Gertjan Lankhorst on the best market model

March 19, 2010 | 00:00

Gertjan Lankhorst on the best market model

‘The time for Grand Designs is over’

In designing a market structure for the energy sector, governments (including the EU), should take a pragmatic approach, argues Gertjan Lankhorst, ceo of Dutch gas company Gasterra. Yet in the end all approaches should lead to liberalised energy markets to maximise benefits for all stakeholders. ‘States that believe they can manage on their own, are deceiving themselves.’

The former Chinese leader and reformer, Deng Xiao Ping, always used to say it didn’t matter what colour a cat was, as long as it caught mice. That maxim was the bane of the Maoist school of thought, but history has proved it right. Just compare the China of today with the country in which everyone went around in a shapeless blue suit, brandishing a little red book.
China’s growth over the last few decades would have been unthinkable if private enterprise had not been allowed to develop the way it has. The Chinese have learnt that the state cannot grow the economy on its own.

What does this have to do with the gas market? In the gas industry, we are still squabbling a great deal about who should control the production and distribution of oil and gas.
Now the Gas Market Integration Task Force of the International Gas Union (IGU) has done a great number of case studies in recent years, trying to find out what the most successful market structures are. The outcome suggests that a pragmatic approach should be in order. 

What is the determining factor here? Ownership of resources like oil and gas is perhaps too closely bound up with national interests. This situation makes for what is supposedly a conflict of interests. On the one side, we have the advocates of the free market – I will call them the “internationalists” – and, on the other side, we have the “nationalists”, who  believe profits from ‘their’ mineral resources should not go to people from other countries. It is not for nothing that I call this a supposed conflict of interests. It is certain that both internationalists and nationalists have a common interest at heart. In our sector, this interest would be adding value to mineral resources. However, in order for this objective to be achieved with as much success as possible, these “opponents”  are compelled to rely on each other. And that can’t be a bad thing.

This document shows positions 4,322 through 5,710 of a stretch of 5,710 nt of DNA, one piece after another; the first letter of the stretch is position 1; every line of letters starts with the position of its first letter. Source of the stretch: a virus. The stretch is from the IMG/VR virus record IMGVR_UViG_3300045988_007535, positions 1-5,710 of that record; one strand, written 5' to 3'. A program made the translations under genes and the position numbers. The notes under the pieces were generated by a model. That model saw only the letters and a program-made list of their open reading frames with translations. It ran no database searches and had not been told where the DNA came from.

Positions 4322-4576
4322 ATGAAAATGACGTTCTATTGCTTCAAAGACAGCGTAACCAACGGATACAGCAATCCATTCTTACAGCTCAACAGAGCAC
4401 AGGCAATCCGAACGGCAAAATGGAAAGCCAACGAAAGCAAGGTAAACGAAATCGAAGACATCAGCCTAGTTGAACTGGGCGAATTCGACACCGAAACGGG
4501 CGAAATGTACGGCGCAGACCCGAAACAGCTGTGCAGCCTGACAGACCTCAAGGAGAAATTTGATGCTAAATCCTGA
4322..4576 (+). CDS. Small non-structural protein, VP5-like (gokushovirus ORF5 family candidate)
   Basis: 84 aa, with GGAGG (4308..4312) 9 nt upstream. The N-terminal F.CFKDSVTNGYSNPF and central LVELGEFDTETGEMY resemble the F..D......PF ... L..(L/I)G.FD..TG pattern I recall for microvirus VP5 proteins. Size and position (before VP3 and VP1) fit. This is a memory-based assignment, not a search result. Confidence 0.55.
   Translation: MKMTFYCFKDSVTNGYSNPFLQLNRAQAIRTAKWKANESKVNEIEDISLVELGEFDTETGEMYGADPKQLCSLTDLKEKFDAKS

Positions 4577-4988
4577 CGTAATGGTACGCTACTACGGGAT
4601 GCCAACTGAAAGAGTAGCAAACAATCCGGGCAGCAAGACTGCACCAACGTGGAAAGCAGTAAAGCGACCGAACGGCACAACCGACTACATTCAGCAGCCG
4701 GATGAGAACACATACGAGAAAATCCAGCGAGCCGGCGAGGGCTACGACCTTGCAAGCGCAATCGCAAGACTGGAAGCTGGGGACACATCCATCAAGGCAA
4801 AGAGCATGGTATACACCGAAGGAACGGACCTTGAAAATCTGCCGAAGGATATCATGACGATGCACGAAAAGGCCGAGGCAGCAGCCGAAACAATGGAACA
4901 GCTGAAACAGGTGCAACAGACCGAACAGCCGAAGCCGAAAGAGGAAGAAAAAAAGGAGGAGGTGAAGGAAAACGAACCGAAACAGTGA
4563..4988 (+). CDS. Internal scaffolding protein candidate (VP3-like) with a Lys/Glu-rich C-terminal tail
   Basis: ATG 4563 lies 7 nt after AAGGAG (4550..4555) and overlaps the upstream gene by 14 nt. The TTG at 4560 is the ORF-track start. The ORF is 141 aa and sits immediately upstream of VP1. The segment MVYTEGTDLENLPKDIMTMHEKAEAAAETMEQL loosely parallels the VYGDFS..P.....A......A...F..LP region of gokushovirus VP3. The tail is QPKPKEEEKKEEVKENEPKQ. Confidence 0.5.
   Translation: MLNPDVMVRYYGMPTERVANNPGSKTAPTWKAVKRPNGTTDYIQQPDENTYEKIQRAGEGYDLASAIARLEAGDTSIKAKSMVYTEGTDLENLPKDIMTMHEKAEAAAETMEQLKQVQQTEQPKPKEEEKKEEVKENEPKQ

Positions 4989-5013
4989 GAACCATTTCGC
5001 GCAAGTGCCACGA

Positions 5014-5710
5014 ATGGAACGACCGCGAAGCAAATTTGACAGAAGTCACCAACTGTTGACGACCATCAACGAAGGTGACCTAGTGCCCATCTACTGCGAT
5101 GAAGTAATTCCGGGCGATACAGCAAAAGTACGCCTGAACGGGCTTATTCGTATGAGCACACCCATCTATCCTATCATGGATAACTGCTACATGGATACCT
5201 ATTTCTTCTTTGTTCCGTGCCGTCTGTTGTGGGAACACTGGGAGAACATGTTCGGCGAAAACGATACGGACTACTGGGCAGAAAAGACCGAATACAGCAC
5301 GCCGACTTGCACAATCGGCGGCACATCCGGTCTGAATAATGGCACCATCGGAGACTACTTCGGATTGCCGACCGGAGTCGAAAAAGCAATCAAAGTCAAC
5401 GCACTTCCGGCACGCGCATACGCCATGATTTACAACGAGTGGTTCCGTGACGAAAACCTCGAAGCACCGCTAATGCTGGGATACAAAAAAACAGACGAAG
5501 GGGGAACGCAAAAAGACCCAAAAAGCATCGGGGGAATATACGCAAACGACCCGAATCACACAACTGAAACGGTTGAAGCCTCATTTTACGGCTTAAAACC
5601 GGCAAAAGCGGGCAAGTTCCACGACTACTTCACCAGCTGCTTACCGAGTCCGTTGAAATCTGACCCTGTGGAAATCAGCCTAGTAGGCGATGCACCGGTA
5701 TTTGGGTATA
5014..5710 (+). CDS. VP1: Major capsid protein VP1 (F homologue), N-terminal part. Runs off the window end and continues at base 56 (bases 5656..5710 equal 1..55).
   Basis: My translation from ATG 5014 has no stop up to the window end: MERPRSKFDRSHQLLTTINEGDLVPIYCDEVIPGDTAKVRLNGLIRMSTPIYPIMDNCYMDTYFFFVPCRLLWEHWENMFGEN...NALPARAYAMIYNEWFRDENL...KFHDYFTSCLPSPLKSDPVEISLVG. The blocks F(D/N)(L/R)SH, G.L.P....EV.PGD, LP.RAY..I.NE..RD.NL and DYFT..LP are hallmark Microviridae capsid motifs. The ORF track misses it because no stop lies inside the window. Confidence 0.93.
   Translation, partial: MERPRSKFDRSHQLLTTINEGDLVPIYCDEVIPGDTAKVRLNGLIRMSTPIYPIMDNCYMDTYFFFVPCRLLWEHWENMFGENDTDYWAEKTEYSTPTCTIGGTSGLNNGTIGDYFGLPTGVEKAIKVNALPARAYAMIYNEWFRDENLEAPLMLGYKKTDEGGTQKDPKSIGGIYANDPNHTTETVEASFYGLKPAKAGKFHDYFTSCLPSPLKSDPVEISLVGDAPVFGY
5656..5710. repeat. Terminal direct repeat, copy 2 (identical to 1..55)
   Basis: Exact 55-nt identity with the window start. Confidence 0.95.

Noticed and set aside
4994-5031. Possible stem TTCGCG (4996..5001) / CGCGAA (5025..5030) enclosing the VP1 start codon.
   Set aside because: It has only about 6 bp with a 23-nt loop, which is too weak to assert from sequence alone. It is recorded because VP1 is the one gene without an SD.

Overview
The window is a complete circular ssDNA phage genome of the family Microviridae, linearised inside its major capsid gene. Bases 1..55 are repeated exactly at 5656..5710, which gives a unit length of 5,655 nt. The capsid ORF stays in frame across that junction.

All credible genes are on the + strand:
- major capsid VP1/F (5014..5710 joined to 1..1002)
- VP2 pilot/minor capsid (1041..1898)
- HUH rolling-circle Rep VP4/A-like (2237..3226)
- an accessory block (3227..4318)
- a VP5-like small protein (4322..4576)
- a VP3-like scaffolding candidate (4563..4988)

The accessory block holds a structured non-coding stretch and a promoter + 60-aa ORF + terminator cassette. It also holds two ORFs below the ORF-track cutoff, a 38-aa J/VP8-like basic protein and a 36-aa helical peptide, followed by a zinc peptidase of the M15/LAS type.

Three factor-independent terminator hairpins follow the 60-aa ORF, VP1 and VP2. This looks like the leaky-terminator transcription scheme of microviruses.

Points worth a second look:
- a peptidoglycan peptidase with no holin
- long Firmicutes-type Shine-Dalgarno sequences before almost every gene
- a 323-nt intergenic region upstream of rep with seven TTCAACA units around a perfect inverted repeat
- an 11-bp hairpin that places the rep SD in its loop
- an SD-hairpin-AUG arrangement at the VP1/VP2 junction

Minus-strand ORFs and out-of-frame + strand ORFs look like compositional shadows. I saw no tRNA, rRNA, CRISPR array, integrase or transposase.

In Europe, we have acquired a great deal of experience with public-private partnerships over the years. In gas production in the Netherlands, we have been reaping the fruits of a well-balanced division between private enterprise and national interests for over fifty years now. A significant factor in this success has been the fact that the state does not seek to dominate the joint ventures that produce and market gas. Ownership is shared on a 50/50 basis. This means there has to be cooperation and consensus.